As for the Champion Hurdle, with great respect to Charli Parcs, he is what he is and he had Faugheen flat out very early in the race. Faugheen rode like he wanted further and I’m hoping that’s what’s going to bring out a resurgence in him. Buveur D’Air turned inquite a solid performance and if he goes to Aintree he’d be very hard to beat again.

Melon ran a blinding race. He’s probably been improving with nearly every run. It was a great performance from him. He’s only a six-year-old and if he could improve another little bit he’ll be excellent. He was only beaten a head here, after all.

Another talking point was the way Douvan was going to go and what he was going to do.

To me he looked like he was travelling really well. The fourth-last is a long way from home to fall, as he did in the Champion Chase, but you couldn’t have been happier with him up to then. Thankfully he and Patrick Mullins got up and went on to live and fight another day.

It’s hard to make any excuse for Un De Sceaux. You could say he got a bit keen but that’s Un De Sceaux – he’s been doing that all his life. But Balko des Flos looked a very progressive horse on the day and had Un De Sceaux’s measure a long way from home. At the top of the hill there was only going to be one result.

In the Triumph Hurdle, Stormy Ireland and Apple’s Shakira kind of spoilt their own chances. Not necessarily against each other, just the way that they both ran. But that’s the unknown with every horse going to Cheltenham. When you get the 70,000 capacity on Gold Cup Day with the atmosphere that comes with it… well, they’re only four year olds and both of those uncharacteristically ran quite keen.

There wasn’t much between Farclas and Mr Adjudicator on their Irish form and that’s the way it worked out on the day. But the two fillies didn’t give themselves a chance to run to their maximum, a bit like Monalee in the RSA. As we said, there were plenty of horses through the week that spoilt their own chances.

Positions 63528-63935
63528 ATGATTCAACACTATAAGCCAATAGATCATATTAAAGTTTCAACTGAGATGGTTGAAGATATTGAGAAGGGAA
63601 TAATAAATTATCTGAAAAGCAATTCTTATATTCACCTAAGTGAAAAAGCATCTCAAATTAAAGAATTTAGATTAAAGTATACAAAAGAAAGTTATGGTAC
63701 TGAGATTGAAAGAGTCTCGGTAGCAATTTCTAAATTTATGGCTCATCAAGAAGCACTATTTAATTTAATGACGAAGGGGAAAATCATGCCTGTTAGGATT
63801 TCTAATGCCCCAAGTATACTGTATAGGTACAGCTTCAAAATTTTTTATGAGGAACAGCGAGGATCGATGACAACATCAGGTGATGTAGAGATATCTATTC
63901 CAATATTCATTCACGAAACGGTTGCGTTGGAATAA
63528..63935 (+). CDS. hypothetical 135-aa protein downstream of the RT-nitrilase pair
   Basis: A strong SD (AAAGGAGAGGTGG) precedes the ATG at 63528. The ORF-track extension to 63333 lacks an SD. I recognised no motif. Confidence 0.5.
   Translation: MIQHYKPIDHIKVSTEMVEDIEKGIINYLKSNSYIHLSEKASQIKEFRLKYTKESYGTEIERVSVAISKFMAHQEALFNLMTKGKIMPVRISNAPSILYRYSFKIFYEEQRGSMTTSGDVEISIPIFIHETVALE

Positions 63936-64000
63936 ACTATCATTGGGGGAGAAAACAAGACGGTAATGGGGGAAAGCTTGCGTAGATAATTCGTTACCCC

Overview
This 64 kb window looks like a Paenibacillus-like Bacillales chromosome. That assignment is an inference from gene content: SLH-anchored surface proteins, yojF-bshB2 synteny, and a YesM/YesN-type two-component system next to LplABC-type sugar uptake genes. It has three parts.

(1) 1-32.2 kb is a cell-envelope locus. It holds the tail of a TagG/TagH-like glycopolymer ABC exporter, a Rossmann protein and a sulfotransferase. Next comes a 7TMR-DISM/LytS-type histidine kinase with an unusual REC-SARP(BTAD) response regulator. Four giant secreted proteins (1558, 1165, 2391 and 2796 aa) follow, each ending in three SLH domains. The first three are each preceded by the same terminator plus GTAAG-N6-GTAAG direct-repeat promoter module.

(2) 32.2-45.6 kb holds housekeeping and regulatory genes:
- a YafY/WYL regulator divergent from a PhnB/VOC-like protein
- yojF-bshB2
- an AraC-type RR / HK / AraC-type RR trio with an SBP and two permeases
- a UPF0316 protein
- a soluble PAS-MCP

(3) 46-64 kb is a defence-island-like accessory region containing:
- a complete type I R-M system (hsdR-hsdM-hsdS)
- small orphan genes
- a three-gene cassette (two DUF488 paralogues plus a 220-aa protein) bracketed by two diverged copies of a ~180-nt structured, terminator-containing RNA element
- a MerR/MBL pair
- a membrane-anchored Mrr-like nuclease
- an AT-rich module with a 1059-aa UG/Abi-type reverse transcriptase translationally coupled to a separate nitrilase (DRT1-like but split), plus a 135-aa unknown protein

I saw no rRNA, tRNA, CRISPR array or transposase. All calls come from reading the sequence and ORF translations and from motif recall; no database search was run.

In the Gold Cup, Might Bite and Native River were able to travel at a speed that the others couldn’t. Killultagh Vic and Our Duke were the first two that looked to be struggling to go at a gallop and their jumping didn’t hold up. But Native River and Might Bite were just able to travel at around a mile an hour faster than the rest and maintain it.

Dickie Johnson had a brilliant ride, but that’s not saying Nico de Boinville didn’t give Might Bite a better ride. He arrived at his chance at the second-last and on testing ground you’ve just got to outstay it. Who knows what would happen on better ground but on that ground Native River was too good for him.

Overall, Willie Mullins was happy with Cheltenham.

Penhill in particular was brilliant. Looking at the bigger picture, to have the first, second, third, fifth, and seventh in the Bumper, you know that shapes well for novice hurdlers next year. I think our juveniles are decent and we picked out a couple of good runners in novice hurdles that will make novice chasers.

I think looking at next season we’ve a lot of nice horses to go to all the way.